Archive for June 2008

Kalleske Pirathon Shiraz 2006

June 30, 2008

If there is one Australian region bearing the image of mass-producer and marketeer of cheap and cheerful wines it has to be the Barossa Valley. The incorrectness of this image is proven by a group of 12 small producers united as the ‘Artisans of Barossa’, emphasizing traditions and terroir of the Barossa in a climate of increasing corporate power and dominance. One of them is Troy Kalleske, a young and dynamic winemaker who has put his signature on many a bottle. His latest project is Pirathon Shiraz, consisting of parcels of grapes from 7 different Barossan sub-districts, each contributing their own unique character to the final blend. Made with open top fermenters and basket presses, the resulting wine is an ultimate example of a rich and concentrated Barossan Shiraz. Its dark, nearly impenetrable deep purple colour is a prelude to a nose oozing aromas reminiscent of raspberries, dark plums, chocolate, olives, tar, coconut and spices. Regarding the fact the wine has spend two years in new and seasoned hogsheads, it testifies how well the fruit has absorbed the oak, showing a perfect balance between the two on a palate that is remarkable elegant for its 15 percent ABV. Hedonistic and satisfying, this is a signature Barossan Shiraz. 91 points.

Source: winery sample  Price: $30  Drink: Now-2015+

Web: www.pirathon.com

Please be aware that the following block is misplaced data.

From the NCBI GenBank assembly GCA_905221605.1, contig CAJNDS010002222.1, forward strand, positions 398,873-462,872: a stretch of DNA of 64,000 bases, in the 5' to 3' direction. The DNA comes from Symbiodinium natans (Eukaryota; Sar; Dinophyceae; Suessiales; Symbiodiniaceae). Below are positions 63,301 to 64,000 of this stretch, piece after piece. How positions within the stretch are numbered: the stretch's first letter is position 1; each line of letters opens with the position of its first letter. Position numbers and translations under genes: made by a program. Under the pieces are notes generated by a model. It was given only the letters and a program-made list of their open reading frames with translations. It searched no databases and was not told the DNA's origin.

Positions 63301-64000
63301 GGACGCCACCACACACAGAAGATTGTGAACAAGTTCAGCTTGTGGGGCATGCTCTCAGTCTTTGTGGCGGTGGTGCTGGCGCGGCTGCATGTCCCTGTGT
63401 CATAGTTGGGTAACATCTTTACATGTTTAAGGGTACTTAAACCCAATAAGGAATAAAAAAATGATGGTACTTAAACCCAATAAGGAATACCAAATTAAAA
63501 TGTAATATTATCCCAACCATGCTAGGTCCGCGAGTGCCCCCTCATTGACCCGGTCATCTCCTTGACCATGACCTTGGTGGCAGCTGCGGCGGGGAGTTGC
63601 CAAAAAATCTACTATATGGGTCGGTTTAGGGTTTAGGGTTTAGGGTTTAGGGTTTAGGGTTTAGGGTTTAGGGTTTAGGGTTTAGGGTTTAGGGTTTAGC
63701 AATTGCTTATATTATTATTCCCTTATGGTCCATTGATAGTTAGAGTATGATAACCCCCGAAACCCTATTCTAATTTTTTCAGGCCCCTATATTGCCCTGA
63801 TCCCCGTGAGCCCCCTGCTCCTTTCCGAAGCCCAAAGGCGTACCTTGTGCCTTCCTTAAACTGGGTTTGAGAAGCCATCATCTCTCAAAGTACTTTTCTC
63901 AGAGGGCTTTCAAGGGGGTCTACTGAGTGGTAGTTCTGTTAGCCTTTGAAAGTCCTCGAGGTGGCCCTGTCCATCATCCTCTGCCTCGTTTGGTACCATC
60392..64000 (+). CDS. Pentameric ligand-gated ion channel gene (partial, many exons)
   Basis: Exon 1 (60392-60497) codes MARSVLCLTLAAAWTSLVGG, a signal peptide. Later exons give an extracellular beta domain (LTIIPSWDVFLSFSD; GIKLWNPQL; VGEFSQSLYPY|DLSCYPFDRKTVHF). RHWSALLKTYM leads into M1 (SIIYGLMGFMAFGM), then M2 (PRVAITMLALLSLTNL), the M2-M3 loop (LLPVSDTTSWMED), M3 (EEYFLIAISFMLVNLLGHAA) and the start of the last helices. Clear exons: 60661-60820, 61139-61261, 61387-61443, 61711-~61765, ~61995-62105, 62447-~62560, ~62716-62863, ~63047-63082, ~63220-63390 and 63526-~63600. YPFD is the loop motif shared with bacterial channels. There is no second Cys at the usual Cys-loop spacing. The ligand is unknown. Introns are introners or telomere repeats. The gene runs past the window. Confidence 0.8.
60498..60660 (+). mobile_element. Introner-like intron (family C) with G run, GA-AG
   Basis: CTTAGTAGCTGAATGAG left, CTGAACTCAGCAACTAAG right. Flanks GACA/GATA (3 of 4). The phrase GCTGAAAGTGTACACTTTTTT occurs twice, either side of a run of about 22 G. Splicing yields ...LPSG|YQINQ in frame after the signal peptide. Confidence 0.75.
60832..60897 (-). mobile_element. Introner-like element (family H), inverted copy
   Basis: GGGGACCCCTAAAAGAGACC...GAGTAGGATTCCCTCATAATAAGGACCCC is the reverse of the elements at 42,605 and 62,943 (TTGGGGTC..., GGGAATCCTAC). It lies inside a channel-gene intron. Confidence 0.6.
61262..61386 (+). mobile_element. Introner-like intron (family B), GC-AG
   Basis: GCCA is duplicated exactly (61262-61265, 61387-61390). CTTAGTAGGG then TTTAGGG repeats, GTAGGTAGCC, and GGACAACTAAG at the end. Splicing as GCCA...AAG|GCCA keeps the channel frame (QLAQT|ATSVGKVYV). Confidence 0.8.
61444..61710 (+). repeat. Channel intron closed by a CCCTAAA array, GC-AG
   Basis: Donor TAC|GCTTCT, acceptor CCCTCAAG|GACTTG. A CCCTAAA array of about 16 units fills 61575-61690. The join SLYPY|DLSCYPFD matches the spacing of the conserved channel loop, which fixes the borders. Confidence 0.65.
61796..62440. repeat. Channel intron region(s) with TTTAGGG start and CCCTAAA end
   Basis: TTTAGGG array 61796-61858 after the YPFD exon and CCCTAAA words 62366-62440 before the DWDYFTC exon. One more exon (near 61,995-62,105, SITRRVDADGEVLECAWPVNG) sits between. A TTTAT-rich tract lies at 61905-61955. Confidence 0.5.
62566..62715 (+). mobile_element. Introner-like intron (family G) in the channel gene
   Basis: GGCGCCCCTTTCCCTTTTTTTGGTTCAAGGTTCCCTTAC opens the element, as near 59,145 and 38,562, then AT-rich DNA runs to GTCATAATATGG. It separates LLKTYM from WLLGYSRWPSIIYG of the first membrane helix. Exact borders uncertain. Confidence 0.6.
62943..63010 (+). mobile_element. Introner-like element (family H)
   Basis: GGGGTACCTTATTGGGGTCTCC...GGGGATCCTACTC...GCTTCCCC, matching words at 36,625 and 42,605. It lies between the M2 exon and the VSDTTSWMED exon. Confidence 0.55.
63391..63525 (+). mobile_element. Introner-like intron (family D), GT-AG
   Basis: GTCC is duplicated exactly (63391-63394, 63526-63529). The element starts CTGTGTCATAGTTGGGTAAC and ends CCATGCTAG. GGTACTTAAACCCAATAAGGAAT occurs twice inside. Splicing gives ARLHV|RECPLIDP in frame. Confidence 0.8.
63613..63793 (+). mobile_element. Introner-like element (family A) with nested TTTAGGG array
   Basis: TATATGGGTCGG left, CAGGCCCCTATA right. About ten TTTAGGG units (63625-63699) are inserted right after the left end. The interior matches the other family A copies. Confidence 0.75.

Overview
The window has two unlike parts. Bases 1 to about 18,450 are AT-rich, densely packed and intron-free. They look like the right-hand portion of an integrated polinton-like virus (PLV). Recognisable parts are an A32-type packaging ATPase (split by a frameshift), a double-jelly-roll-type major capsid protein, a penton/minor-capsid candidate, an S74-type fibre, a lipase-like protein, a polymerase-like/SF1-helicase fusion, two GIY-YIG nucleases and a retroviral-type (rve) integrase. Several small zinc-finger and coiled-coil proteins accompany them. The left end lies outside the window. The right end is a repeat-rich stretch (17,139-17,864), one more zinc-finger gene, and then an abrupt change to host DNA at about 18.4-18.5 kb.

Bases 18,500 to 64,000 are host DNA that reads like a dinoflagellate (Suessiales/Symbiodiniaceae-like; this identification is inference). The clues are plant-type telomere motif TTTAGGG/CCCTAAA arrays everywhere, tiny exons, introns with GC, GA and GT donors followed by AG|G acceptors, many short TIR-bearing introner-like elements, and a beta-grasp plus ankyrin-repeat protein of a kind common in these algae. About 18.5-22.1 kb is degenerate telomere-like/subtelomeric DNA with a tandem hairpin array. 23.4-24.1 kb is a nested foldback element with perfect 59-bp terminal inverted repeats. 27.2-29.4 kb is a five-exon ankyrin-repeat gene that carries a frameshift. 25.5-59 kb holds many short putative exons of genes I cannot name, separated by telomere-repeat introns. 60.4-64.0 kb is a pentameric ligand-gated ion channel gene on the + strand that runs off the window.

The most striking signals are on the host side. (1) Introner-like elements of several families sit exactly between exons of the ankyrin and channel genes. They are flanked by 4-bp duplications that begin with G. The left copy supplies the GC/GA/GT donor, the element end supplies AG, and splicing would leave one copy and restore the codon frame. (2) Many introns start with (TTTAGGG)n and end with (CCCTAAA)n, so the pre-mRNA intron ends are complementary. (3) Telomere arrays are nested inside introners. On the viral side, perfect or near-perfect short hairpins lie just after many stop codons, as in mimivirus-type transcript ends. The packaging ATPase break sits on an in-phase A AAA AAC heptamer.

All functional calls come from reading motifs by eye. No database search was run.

Advertisements

Gilles Robin Cuvée Alberic Bouvet 2005

June 23, 2008

With just over 1200 hectares Crozes-Hermitage is the biggest appellation in the northern Rhône. it is clear that an area of this size produces a great variety of styles. At the cool northern end wines tend to be more subtle and fragile while the ones from the warm south are rather big and sturdy. Gilles Robin’s flagship Cuvée Alberic comes from a zone called Les Chassis, an ancient riverbed of gallets and clay left behind by the mighty river Rhône. Combined with mature vines and yields that are kept well below the permitted maximum the quality of the fruit is excellent, allowing Robin to mature the wine in partly new barriques for approximately 15 months without losing balance or finesse. On the nose the oak plays a prominant role with loads of vanilla, olives and bacon perfectly complementing plums, raspberries and blackcurrants. The same characters follow through on a sleek palate with lovely fruit wrapped in creamy tannins and smoky oak before a refreshing and spicy finish. A stylish, modern and typical Crozes-Hermitage that shows dedicated and skillful winemaking. 91 points

Source: Vintage & Vine/Liquid Library  Price: $55  Drink: Now-2012+

A selection of Australian Chardonnays

June 10, 2008

No grape is more versatile than Chardonnay. Climatically diverse regions produce unique fruit that can be moulded into various styles. In relatively small areas as Chablis and the Côte d’Or it even comes down to single vineyards, where minute details as soil and exposition determine whether a wine can be labelled as a Cru or not. Despite the differences in quality or winemaking, a certain convergence can still be seen: Meursault tastes like Meursault, St-Aubin and Puligny-Montrachet like a Côte du Beaune.

When I had a line-up of six premium Chardonnays from WA a while ago, it seemed to me that – without doubting the quality of the fruit – the winemaker clearly ruled within the limits set by the raw materials and (more often) the market: styles generally get leaner, tighter and more defined. I did the same exercise again with Pierro’s Dr. Michael Peterkin, this time with some of Australia’s best. Not worrying too much about regionality this time, I looked at them as individual wines telling their own story.